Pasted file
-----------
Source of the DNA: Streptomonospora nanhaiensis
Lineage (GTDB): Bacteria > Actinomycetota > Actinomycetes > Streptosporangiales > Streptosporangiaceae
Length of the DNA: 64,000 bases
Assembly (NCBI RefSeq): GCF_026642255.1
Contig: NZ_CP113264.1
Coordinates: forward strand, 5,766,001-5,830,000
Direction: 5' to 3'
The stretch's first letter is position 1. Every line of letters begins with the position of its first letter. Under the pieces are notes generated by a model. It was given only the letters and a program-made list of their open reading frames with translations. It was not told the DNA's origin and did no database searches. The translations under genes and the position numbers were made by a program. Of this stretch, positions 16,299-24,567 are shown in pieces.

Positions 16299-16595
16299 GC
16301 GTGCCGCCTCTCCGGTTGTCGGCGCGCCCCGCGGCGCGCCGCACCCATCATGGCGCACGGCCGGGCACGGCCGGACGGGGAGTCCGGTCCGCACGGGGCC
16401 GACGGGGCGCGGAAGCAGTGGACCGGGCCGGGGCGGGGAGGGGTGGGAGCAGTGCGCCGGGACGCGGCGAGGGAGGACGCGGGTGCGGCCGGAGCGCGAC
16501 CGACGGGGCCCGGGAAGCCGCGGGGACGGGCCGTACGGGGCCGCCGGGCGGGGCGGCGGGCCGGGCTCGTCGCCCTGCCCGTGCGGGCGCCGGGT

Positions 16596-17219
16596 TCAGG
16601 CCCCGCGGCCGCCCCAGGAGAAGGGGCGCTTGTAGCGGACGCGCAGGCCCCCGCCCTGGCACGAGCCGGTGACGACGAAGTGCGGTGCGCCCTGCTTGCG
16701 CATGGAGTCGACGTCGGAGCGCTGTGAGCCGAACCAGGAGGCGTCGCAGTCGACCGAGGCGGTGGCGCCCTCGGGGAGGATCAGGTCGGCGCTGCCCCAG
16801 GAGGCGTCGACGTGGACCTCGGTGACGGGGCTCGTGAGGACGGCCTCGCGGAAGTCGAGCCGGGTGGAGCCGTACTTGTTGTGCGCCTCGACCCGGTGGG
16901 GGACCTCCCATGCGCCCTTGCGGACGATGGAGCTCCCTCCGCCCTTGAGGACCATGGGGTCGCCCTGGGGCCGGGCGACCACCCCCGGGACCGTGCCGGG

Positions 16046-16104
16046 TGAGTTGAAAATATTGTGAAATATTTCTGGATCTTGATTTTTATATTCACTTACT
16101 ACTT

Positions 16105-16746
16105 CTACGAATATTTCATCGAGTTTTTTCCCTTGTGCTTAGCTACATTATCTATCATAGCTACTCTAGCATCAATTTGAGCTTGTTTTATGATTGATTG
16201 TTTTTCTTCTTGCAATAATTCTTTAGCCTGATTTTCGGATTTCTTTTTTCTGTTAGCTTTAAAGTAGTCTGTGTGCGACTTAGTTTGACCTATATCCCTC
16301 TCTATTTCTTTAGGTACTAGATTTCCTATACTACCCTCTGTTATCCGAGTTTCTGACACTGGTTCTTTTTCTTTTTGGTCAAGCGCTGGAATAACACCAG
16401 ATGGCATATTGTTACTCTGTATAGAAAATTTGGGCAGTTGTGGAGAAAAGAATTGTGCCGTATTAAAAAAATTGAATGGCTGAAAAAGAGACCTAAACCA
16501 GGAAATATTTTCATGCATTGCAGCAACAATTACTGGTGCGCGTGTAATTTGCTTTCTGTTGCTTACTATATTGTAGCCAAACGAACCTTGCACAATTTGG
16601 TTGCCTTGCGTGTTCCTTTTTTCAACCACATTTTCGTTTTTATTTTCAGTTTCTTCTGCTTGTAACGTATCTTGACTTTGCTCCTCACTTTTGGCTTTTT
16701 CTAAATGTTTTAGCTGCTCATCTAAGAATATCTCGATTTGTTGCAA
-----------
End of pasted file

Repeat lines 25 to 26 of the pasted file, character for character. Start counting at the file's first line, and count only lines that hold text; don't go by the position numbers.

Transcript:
16201 TTTTTCTTCTTGCAATAATTCTTTAGCCTGATTTTCGGATTTCTTTTTTCTGTTAGCTTTAAAGTAGTCTGTGTGCGACTTAGTTTGACCTATATCCCTC
16301 TCTATTTCTTTAGGTACTAGATTTCCTATACTACCCTCTGTTATCCGAGTTTCTGACACTGGTTCTTTTTCTTTTTGGTCAAGCGCTGGAATAACACCAG